Irish President's Ecumenism
THE IRISH TIMES, Feb. 11—Irish President Mary McAleese called for a new inter-religious global ethic to lay down guidelines for human behavior - “to create the conditions for a sustainable world order,” reported Paddy Agnew.
McAleese made her comments in a series of speeches in Florence during a trip to Italy that will culminate with an audience with Pope John Paul II.
McAleese also cautioned that ecumenism should not be taken to mean the lowest common religious denominator but rather a unity that respected diversity.
Meanwhile, Britain's The Universe Catholic newspaper reported that McAleese will conform to papal etiquette during her visit with the Pope and wear the traditional full-length black dress with sleeves and a black veil. “This protocol was ignored by former President Mary Robinson in 1996 who met Pope John Paul in a green coat-dress,” reported the paper.
Australian Archbishop Tackles Liturgical Abuses
THE COURIER-MAIL, Feb. 11—Australians' widespread use of general absolution in place of individual confession has prompted Brisbane Archbishop John Bathersby to assign more than 50 lay people to monitor liturgical practices in Catholic parishes over Lent and Easter.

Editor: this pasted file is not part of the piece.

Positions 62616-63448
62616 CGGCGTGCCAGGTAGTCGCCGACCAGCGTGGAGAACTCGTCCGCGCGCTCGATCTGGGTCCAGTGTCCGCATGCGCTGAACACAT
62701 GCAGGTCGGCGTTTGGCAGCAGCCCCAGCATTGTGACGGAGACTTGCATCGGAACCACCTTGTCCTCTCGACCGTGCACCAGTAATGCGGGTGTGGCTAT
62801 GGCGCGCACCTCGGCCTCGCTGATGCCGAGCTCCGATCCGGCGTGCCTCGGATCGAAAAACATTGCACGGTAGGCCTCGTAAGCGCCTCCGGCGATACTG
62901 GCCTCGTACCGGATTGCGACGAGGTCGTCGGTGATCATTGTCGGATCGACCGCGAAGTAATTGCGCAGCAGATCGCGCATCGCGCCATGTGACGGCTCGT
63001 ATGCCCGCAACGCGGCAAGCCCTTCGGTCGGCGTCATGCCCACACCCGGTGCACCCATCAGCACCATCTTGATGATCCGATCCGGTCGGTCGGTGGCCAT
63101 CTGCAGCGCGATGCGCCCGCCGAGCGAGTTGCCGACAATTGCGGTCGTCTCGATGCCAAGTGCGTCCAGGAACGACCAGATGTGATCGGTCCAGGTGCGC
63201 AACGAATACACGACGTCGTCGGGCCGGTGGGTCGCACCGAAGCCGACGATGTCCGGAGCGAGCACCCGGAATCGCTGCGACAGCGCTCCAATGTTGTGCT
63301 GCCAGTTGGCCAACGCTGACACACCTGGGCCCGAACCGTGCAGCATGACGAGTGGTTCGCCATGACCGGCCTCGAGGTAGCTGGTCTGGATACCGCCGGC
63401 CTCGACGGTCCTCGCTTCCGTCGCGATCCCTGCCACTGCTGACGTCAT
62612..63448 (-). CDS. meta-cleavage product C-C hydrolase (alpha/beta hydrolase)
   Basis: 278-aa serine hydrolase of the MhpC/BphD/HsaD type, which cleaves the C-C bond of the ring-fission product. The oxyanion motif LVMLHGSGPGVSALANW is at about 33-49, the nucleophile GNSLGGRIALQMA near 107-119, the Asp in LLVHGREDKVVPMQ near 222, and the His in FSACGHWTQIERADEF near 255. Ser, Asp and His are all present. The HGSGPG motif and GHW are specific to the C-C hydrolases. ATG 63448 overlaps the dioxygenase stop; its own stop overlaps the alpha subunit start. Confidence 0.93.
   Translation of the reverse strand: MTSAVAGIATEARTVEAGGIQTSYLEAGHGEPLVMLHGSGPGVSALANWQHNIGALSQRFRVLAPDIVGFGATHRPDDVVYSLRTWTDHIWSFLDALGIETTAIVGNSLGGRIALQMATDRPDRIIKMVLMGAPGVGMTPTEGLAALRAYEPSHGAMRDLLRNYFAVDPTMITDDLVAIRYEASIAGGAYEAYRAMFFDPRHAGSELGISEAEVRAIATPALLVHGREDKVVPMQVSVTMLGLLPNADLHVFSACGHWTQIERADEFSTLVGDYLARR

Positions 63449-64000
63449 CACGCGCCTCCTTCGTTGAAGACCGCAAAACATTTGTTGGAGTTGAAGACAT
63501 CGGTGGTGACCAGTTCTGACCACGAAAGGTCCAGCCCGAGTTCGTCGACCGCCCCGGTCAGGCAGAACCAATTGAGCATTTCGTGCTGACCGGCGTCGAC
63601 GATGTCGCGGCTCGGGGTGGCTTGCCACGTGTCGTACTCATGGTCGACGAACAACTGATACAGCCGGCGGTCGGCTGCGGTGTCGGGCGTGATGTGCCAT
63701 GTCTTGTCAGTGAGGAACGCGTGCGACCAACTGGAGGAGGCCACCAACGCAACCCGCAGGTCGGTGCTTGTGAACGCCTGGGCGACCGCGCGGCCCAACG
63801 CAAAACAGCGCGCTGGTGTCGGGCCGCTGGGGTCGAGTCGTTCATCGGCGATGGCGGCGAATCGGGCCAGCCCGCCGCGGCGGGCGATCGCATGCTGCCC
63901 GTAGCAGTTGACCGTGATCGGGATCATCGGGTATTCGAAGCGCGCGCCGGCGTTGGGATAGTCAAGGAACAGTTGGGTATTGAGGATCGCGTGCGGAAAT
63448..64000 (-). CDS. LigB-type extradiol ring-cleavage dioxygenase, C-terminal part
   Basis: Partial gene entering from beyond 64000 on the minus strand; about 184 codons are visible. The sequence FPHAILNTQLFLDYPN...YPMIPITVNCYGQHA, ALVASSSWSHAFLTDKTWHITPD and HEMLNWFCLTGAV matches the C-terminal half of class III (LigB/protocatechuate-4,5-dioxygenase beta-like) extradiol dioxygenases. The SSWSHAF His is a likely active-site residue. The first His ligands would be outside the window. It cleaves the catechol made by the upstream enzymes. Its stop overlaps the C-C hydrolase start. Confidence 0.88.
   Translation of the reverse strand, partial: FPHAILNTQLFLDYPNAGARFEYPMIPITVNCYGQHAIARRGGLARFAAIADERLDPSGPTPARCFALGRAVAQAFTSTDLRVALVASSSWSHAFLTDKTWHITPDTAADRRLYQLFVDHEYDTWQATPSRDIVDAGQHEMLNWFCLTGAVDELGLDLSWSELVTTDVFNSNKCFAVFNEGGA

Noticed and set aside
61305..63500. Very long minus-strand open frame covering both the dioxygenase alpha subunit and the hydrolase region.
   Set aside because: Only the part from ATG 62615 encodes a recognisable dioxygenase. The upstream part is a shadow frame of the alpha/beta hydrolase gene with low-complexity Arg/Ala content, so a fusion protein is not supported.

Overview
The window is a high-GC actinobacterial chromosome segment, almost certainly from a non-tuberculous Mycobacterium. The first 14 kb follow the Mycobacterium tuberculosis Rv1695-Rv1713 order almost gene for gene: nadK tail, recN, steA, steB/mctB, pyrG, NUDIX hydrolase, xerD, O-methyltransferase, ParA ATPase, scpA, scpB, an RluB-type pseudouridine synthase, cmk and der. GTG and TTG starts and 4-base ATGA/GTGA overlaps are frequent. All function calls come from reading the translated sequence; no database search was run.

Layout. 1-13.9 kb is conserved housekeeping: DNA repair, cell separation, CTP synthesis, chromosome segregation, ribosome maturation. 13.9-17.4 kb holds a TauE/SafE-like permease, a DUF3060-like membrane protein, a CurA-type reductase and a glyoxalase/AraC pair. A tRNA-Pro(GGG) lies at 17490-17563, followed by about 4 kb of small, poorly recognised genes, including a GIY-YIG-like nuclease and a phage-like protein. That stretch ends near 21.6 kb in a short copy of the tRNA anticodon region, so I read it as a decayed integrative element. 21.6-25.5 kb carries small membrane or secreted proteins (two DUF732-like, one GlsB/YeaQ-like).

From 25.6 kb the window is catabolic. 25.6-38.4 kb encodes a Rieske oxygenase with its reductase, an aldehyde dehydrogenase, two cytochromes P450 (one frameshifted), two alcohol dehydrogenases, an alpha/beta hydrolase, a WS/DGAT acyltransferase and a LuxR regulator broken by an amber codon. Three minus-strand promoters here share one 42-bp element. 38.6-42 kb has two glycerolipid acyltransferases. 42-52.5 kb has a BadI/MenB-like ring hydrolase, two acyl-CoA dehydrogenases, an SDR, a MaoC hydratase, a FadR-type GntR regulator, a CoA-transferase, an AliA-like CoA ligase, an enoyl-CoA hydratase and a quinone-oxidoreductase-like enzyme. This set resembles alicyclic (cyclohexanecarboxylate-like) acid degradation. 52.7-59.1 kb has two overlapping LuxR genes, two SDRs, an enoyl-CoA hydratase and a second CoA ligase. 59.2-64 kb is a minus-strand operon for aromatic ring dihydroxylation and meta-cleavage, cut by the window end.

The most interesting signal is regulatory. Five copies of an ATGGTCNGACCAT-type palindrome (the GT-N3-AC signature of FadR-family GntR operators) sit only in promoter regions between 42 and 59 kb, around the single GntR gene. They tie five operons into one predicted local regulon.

Andrew Shaw, director of the effort, said the campaign is “very painful” in the short-term. “But long-term it's making the Catholic Church here in Brisbane wake up to the fact that what's going on is not in accord with the mind of the Holy Father,” he told reporter Wayne Smith.
Archbishop Bathersby ordered a stop to general absolution in a recent meeting with the 230 priests of the archdiocese.
General absolution can only be used with the specific permission of the bishop or under extreme circumstances, such as an army chaplain giving general absolution to troops before they go into battle.
“Some [priests] have openly said they will defy the Church and the archbishop,” Brazier said.